As a rule, trying to kill a magician before six in the morning is unwise. Not that it is ever wise, but trying to attack a magician BC –before-coffee – means we tend to act without thinking. The would-be killer is curled up in the doorway sobbing as my shadow untangles from his own. The hotel room door is a complete loss and I can hear Charlie shouting at someone in her room. Nothing from Jay’s room, even though the door has been broken open.
I step over the man with the machine gun and cheap suit, glancing about the hotel room. The killer who had intended to shoot Jay comes out of the bathroom, levelling a machine gun at my chest.
I hold his gaze with my own. Any competent magician learns to hide what they are, but also when to let it be visible. The gun hits the ground, his face as pale as the countertop.
“.. stupid,” Charlie is snarling from her room. “Do you even grasp what Jay would do if you shot me?”
I leave her to keep lecturing the would-be killer, gesture to the island and walk toward it. The man follows me. Big, poorly made suit, hat, gun.
“I am the wandering magician, and it’s been years since anyone actually tried to kill me with a gun. Which doesn’t mean your friend didn’t run into my wards, and your other friend met the god inside Charlie. And Charlie. I think it might be for the best if you explain why you are here.”
The man gulps loudly. He’s dangerous, but only in crude ways, and has some idea of what I could do to him.
“Jay. The boy with you. He was in a poker game last night. He cheated; boss wanted a lesson sent to cheaters.”
I snort. “Jay does many things, but he definitely wouldn’t cheat at cards. Cheating isn’t jaysome, after all.”
“It was a poker game. He used Pokemon cards.”
“And won, of course.” I shake my head. “Jay is eleven: if someone let him into the poker game, that’s not my fault. He won because it wouldn’t even occur to him that he wouldn’t win.” I reach through the bindings I have with Jay, a question getting a happy answer. “He also gave the money out to a dozen homeless people he ran into. Because Jay.”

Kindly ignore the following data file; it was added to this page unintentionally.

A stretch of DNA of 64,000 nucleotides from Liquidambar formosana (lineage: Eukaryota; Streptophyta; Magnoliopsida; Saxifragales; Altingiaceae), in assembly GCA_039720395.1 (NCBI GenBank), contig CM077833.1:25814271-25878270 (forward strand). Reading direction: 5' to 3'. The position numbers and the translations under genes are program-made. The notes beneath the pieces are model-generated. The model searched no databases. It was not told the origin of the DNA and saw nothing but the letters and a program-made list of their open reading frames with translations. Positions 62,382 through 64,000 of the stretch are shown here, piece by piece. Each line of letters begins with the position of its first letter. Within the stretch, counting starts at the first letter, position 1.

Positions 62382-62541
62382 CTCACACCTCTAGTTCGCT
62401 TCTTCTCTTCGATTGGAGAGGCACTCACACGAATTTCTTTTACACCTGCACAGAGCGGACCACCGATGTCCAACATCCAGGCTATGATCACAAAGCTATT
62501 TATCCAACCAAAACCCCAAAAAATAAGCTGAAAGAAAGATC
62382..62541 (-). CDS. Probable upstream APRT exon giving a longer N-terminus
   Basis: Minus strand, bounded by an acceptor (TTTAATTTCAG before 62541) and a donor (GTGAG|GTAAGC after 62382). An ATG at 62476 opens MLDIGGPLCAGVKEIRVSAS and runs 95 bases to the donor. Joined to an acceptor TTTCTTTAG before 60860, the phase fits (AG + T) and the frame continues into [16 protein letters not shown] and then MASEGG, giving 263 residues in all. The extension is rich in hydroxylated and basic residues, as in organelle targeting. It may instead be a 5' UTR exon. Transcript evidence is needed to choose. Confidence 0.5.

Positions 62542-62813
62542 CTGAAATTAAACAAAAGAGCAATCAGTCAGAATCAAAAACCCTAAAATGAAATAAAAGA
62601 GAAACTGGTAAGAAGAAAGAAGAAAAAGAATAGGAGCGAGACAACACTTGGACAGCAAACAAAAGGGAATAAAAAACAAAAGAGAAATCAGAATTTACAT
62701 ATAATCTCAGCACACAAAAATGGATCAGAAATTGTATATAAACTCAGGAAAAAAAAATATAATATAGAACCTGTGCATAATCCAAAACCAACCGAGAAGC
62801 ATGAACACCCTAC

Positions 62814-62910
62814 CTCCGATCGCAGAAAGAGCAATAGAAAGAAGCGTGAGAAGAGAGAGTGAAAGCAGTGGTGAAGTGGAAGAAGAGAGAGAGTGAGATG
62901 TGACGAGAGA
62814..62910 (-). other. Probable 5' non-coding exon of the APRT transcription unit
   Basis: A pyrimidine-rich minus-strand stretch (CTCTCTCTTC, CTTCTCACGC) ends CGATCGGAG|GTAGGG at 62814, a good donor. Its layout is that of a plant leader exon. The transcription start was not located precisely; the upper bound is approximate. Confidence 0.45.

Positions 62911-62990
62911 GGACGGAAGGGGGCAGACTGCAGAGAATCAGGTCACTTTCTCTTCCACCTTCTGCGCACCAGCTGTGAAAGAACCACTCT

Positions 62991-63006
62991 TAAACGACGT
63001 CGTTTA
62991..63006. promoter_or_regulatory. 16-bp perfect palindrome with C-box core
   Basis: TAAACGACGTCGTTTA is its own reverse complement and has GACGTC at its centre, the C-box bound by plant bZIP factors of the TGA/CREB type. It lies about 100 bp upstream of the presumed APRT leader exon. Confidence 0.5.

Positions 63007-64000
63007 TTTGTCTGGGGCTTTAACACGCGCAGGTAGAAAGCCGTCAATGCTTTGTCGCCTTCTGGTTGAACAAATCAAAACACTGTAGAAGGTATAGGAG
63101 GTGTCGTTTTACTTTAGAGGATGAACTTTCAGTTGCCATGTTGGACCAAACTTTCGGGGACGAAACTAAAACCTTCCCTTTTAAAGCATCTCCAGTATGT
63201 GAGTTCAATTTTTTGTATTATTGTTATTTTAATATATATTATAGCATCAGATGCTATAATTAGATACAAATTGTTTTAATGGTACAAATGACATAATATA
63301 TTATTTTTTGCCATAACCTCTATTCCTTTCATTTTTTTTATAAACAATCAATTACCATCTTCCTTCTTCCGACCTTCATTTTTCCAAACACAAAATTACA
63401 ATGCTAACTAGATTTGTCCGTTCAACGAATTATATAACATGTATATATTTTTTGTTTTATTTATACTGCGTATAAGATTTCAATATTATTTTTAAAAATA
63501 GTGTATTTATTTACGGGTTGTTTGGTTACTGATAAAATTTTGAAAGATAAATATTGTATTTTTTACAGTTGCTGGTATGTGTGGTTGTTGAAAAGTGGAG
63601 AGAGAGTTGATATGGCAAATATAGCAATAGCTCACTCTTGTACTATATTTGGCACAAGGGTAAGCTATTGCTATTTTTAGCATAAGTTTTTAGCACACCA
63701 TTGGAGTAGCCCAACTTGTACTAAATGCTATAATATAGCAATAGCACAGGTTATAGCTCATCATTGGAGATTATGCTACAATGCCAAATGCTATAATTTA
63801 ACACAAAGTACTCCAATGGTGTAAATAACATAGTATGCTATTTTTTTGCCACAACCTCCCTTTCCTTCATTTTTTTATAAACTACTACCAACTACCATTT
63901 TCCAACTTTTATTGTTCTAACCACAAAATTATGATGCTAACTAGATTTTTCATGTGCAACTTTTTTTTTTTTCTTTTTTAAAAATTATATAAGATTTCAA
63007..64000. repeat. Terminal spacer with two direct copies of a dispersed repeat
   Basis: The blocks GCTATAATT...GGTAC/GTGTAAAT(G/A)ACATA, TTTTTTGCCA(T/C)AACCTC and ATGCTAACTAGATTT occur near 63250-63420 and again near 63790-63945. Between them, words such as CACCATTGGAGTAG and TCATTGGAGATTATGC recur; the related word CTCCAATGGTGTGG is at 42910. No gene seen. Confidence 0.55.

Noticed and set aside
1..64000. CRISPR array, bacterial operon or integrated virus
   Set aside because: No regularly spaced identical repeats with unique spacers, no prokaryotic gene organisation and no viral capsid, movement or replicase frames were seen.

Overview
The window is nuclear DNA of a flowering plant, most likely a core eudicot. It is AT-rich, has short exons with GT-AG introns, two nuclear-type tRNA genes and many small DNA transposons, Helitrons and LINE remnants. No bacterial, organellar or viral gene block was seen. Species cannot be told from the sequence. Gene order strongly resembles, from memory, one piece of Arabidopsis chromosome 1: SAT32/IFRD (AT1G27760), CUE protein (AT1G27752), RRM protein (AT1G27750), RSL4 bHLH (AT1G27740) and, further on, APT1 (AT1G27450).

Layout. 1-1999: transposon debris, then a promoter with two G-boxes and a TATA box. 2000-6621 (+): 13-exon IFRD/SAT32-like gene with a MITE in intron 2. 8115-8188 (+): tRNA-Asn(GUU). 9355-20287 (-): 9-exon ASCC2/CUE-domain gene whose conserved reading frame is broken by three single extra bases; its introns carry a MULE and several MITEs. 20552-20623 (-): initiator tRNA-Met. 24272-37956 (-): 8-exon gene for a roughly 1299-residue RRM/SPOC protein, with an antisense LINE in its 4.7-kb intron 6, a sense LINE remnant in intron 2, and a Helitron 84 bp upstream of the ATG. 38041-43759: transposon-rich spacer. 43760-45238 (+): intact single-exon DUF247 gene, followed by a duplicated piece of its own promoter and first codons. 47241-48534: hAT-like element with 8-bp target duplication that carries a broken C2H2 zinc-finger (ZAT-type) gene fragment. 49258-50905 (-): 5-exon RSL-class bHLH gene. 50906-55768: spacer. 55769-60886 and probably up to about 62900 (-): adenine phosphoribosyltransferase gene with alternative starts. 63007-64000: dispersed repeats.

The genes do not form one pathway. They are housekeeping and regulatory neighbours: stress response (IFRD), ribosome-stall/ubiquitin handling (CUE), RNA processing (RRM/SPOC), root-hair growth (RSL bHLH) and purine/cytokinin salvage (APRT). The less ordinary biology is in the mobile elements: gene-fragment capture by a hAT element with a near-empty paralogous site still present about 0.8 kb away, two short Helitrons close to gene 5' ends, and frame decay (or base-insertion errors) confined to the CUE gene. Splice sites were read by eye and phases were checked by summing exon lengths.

“We were told to teach him a lesson.”
“You can start by calling a company about the doors and helping fix them. Fixing mistakes is an important lesson for Jay to learn. You made a mistake. You own it. You fix it.”
“But –.” The man stops dead as Jay appears in the middle of the room with a tray from Starbucks. “I got coffee for you and Charlie, Honcho, and – do I need to get more coffees?! Because I can!” The pride behind the smile causes the man to somehow turn even paler than when we’d held gazes.
“We – uh – we came to the wrong house for a party, so we’re fixing some doors. Coffee would be nice?” he says.
“Okay!” Jay vanishes again.
The hired killer Charlie lectured bolts out of her room into the bathroom, throwing up violently as Charlie comes out and goes to her coffee.
“I explained what Jay would do if I got shot. In detail. Idiots,” she says.
“They won’t stay that way. Jay is bringing them coffee,” I say as I undo the wards on the one in my bedroom. He wisely elects to stay in the room for now. “We’ll take Jay out for breakfast and give them time to fix the hotel room and explain things to their boss.”
The pale man nods frantically, saying nothing.
“What happened?” Charlie asks, resigned.
“Jay. Poker game. Pokemon cards.”
“Oh, good. It took hours to fix the time he played Go Fish and War with a tarot deck.” Charlie shudders a little at the memory as I get my own coffee.
Jay returns with coffees for all three hired guns, each one just the way they like it.
They, wisely, say nothing at all as we head out to breakfast with Jay. Which will also be an adventure.